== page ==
The schwerer Zugkraftwagen 18t or heavy 18-tonne recovery vehicle, SdKfz 9. Although a bulky and powerful prime mover, three of them were required to tow a Tiger!
From January 1944, all PzKpfw IIIs returned for overhaul were to be converted into Bergepanzer; a box top replacing the turret.
In January 1944, it was ordered that all pz Kpfw III returned for overhaul be converted to Bergepanzer. The production plan called for fifteen to be converted in March, thirty in April and thirty in May. These vehicles were to be used with the Panzerbergeanker (1 achs) (=armoured recovery anchor; 1-axle) (Sd Ah 40). This large anchor was placed at an appropriate location, and the Bergepanzer pulled the vehicle to be recovered, via a reduction tackle attached by cable to the anchor.
A large wooden box body was mounted on top of the former fighting compartment. A derrick crane, like that on the Bergepanther, was provided with mounting locations on the rear engine covers. The wide Ostkette (= East track; for Russia) tracks were generally used.
Issued to the Workshop Company of the Panzer detachments equipped with the pz Kpfw IV or Sturmgeschutz III or IV. In February 1945, 130 Bergepanzer III were listed as available.
For the most part, the standard tank recovery vehicle remained the heavy-duty 18-ton prime-mover (Zugkraftwagen). The heaviest of the half-tracks, two at least were required for towing a Panther and three for a Tiger. About 2,500 were built by the firm of Famo at Breslau and Warsaw between 1938 and 1944.
Nominally, provision was made in a 1944 tank regiment for two Bergepanzer III recovery tanks and four 35-ton Bergeschlepper towing tanks (probably an early designation for the Bergepanthers). The Bergepanzer III, based on the PzKpfw III Ausf M, N and J, was nevertheless something of a rarity - only to be found in Panzer Regiments 3, 16 and 130 and SS-Panzer Regiment 9 in Normandy.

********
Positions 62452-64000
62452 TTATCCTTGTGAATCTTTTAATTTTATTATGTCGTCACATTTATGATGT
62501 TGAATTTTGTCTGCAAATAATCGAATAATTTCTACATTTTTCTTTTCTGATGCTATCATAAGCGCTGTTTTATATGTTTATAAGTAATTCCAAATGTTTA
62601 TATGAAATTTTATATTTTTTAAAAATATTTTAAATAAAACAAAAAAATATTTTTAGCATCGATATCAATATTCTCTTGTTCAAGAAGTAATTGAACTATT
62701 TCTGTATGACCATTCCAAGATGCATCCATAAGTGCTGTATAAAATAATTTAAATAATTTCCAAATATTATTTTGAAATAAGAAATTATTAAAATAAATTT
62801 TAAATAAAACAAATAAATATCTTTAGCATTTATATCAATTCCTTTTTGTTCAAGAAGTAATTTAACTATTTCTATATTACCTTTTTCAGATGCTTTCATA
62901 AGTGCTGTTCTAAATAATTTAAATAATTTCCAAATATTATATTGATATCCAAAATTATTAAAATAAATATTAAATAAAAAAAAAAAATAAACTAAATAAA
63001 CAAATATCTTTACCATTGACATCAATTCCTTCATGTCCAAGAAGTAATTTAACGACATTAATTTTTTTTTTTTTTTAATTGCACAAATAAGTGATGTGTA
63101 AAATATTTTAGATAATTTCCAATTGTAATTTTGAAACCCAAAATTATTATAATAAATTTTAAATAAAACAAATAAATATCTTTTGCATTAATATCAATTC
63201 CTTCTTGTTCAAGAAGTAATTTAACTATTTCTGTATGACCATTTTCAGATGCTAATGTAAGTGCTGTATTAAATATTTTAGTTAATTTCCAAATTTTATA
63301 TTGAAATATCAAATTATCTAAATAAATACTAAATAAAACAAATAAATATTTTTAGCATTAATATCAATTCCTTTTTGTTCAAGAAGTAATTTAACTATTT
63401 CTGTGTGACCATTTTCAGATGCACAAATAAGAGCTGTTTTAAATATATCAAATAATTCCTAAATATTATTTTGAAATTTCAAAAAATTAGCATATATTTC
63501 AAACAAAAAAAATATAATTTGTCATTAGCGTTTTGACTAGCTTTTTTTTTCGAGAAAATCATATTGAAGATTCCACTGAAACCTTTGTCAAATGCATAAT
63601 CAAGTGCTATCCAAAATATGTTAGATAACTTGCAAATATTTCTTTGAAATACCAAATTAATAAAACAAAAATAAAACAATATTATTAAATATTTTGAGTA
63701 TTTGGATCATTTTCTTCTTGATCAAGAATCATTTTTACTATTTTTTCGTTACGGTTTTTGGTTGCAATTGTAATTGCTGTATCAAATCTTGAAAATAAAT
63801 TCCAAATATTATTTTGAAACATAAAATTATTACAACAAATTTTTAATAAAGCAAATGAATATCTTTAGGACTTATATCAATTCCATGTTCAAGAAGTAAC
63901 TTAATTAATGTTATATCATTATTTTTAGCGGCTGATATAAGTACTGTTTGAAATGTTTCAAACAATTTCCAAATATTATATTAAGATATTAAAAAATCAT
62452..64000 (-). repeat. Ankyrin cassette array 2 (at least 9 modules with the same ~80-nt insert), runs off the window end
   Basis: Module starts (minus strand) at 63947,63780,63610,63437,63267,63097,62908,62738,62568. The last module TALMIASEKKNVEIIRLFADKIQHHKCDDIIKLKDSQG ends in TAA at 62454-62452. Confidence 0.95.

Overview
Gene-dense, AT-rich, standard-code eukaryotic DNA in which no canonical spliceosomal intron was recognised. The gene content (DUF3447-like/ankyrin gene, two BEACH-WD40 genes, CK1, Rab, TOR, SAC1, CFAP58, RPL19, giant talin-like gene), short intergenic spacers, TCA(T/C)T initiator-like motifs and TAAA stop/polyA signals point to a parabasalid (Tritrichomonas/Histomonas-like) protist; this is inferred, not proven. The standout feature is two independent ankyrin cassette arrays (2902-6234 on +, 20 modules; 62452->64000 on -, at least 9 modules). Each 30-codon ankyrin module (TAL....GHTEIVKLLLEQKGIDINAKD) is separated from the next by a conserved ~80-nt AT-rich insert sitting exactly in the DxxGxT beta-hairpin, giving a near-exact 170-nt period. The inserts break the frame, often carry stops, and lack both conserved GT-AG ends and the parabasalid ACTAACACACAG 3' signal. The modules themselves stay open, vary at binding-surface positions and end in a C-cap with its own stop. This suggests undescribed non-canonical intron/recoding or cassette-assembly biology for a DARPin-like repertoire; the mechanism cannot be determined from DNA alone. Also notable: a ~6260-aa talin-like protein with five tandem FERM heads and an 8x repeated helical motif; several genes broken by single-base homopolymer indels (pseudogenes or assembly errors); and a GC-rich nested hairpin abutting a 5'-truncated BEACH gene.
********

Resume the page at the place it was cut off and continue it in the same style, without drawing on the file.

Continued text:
Altogether 271 were built by Alkett of Berlin who were responsible for more than half the production of the PzKpfw III.
The heavy tank battalions, with their Tigers, normally had Bergepanthers, which were rarer still. There were two in schwere Panzer Abteilung 503 and one in schwere SS-Panzer Abteilung 101 but none in schwere SS-Panzer Abteilung 102. The Bergepanther (SdKfz 179) was produced by Demag to meet the Armaments Ministry's requirement for a heavy-duty recovery vehicle able to cope with the Tiger and Panther. Between 1943 and 1944, 347 were built by Demag and MNH. The vehicle was a conversion of the Panther Ausf D and G, with the turret removed and housing a winch and its motor in a square open-top compartment with mild steel sides which could be extended upwards with wood flaps and had a tarpaulin cover. At the rear was a massive spade anchor, operated by the winch, to hold the vehicle down during the actual recovery operation. For lifting work there was a jib that could be fixed on either side of the hull roof and on the front plate mount. The fuel capacity of the Bergepanther was increased to 1075 litres.